Switching gears a little bit from the only truly incredible story of the 2011 NFL season in Tim Tebow, I mentioned up there that the Cardinals somehow beat the 49ers this past weekend. This, after starting Arizona qb Kevin Kolb -- picked up in a hig-profile trade from the Eagles this past offseason -- left the game early in the first quarter with a head injury, to be replaced by 2nd year Fordam graduate John Skelton. Skelton has now started or played most the game in five games for the Cardinals this season, and the team has gone 4-1 in those games, while Kolb's record as the Cards' starting quarterback this year is an ugly 2-5. Even though Skelton's numbers in those five games don't look so great on paper (78 for 145 for a 53.8% completion percentage, 1032 yards, 7 tds, 9 INTs and a 66.8 rating), we've already seen a la Tim Tebow above that statistics on a paper can only tell so much of the story. In the eight games started by Kolb this season, his numbers aren't all that much better anyways (146 for 253 for a 57.7% completion percentage, 1955 yards, 9 tds and 8 INTs for an 81.1 QB rating), especially considering how many more snaps Kolb has gotten with the starters basically all season long, and in the end what matters more than wins and losses. Under Kevin Kolb, the Cardinals are a laughingstock at 2-5. Under Skelton, they're a playoff team at 4-1, including a win over the playoff-bound 49ers this weekend when Skelton posted a 106.5 QB rating, and a victory over the then-playoff-hopeful Eagles in Week 10 in which Skelton posted a respectable 82.8 QB rating as well. Face it guys -- John Skelton is probably a better NFL quarterback than Kevin Kolb. You heard it here first.

I would also be remiss if I did not mention what spineless, pussified weasels the ownership in both Kansas City and Miami are. With both teams playing much better after rough starts this year -- and with the Chiefs in particular beset by key injuries all through the early part of the season -- both teams fired their head coaches after losses this past Sunday. After starting 0-7, Tony Sparano's Dolphins were 4-1 in their last five games before losing at home to the highly talented Eagles 26-10 this past weekend. After trying to fire Sparano at the end of last season but then opting not to, and then after not firing him at 0-7 this year, the team was obviously pissed off to see him winning as much as he was in the second of the year this year, and had clearly resolved to dump him as soon as the team lost another game. What a bunch of pussies. Ask anyone in the league or anybody who watches all the football games every weekend -- this Dolphins squad had been playing every single game of the past several as if it was their last, their superbowl, and they had been getting results. With virtually no talent on either side of the ball to work with. And what does Tony Sparano get for taking this bunch of no-name, no-talent losers and going 4-1 with them after turning his 0-7 start around, one of the hardest things to do in sports? He gets fired after one bad loss to the Eagles, everybody's pick for the superbowl coming in to this season.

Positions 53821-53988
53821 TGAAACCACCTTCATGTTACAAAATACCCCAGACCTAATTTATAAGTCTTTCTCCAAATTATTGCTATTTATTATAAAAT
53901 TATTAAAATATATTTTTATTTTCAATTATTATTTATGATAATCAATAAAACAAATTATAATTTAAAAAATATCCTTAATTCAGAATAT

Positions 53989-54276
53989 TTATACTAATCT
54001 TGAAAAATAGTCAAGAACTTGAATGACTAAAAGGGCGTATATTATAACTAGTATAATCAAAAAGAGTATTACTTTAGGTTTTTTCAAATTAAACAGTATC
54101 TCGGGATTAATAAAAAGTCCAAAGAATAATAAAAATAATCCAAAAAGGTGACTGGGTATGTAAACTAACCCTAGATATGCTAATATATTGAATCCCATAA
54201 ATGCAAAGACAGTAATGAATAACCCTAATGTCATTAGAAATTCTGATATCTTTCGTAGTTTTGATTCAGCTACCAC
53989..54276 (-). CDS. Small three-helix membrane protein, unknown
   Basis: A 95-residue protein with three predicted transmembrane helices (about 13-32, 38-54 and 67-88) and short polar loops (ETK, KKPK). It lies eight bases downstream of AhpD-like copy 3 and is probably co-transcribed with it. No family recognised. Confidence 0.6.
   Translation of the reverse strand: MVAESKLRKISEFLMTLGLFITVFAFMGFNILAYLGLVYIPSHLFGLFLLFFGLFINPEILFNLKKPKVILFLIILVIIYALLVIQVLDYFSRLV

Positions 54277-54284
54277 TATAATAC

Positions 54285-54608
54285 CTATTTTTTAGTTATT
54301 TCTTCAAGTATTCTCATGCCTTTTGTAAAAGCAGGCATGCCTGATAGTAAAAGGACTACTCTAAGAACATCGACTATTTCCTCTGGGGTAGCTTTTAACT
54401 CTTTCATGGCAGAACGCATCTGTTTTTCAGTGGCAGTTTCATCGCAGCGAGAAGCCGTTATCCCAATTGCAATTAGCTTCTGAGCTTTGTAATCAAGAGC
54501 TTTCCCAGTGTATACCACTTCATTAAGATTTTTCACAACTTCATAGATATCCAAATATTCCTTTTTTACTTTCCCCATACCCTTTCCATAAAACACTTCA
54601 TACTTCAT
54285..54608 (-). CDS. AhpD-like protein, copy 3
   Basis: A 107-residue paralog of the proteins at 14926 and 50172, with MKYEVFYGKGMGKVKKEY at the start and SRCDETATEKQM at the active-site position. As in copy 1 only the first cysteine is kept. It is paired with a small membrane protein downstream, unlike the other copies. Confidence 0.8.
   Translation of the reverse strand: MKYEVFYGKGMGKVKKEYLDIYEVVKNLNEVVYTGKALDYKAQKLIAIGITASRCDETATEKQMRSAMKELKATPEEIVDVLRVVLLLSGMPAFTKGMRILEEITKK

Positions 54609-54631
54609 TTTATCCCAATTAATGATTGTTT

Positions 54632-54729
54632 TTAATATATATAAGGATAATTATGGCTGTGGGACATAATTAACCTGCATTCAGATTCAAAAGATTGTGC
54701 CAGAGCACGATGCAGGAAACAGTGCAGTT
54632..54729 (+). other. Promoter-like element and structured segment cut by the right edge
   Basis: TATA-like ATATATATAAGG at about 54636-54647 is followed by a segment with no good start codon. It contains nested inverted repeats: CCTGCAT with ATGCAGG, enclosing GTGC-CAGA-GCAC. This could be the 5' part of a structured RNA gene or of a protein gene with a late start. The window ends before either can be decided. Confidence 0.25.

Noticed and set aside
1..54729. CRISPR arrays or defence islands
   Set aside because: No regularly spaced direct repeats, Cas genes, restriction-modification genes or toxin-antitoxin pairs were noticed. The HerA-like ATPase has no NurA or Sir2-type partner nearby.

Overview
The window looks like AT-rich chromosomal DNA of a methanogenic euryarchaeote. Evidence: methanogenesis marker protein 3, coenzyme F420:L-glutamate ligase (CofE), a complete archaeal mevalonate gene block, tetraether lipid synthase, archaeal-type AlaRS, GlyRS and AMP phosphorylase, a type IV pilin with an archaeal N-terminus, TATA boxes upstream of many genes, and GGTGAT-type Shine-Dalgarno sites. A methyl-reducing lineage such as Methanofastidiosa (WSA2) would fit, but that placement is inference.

And it's a similar but not quite as bad of a story for the Chiefs and head coach Todd Haley, who was also unceremoniously fired on Monday after his team lost 37-10 on the road to the playoff-bound Jets on Sunday afternoon. Yes, Haley's team was 5-8 this season, but ask anybody who knows the league and they'll tell you that Haley was doing a pretty good job this year, after bursting out of nowhere and outright winning the AFC West last season. And both years, like Sparano who I mentioned above in Miami, doing it with almost no real talent whatsoever to speak of. The team gives this guy a no-name backup quarterback in Matt Cassell, who himself has missed about half the season now with injury, and a never-ending string of no-name runningbacks, and Haley has found a way to build a rushing powerhouse over the past couple of seasons. Todd Haley did a pretty decent job in Kansas City, and if that franchise believes that they could or somehow should (or will) do better next year with this same personnel, then they are kidding themselves and are in for a very rude awakening in 2012.

Oh, and watch out: if Todd Haley (5-8 with zero talent and a gillion injuries) and Tony Sparano (4-9 after an 0-7 start, and also absolutely zero talent) are getting fired, then you can basically write off Steve Spagnuolo, who as head coach of the Rams after last night's loss is now 10-35 in three seasons with the Rams. How does that guy keep his job, with unquestionably more talent brought in on offense than either the Dolphins or the Chiefs, and unquestionably worse results over now nearly three full seasons? Or what about Mike Shanahan in Washington, he of the 14-31 record over the past three seasons, while his owner spends money like it's going out of style? How does that guy keep his job this year? There are going to be a whole lot of NFL head coaches on the chopping block this offseason, if the criteria applied to Haley and Sparano this weekend are to be equally applied across the league, including a whole bunch of guys with a little bit less time served at their current teams, but every bit as bad of results.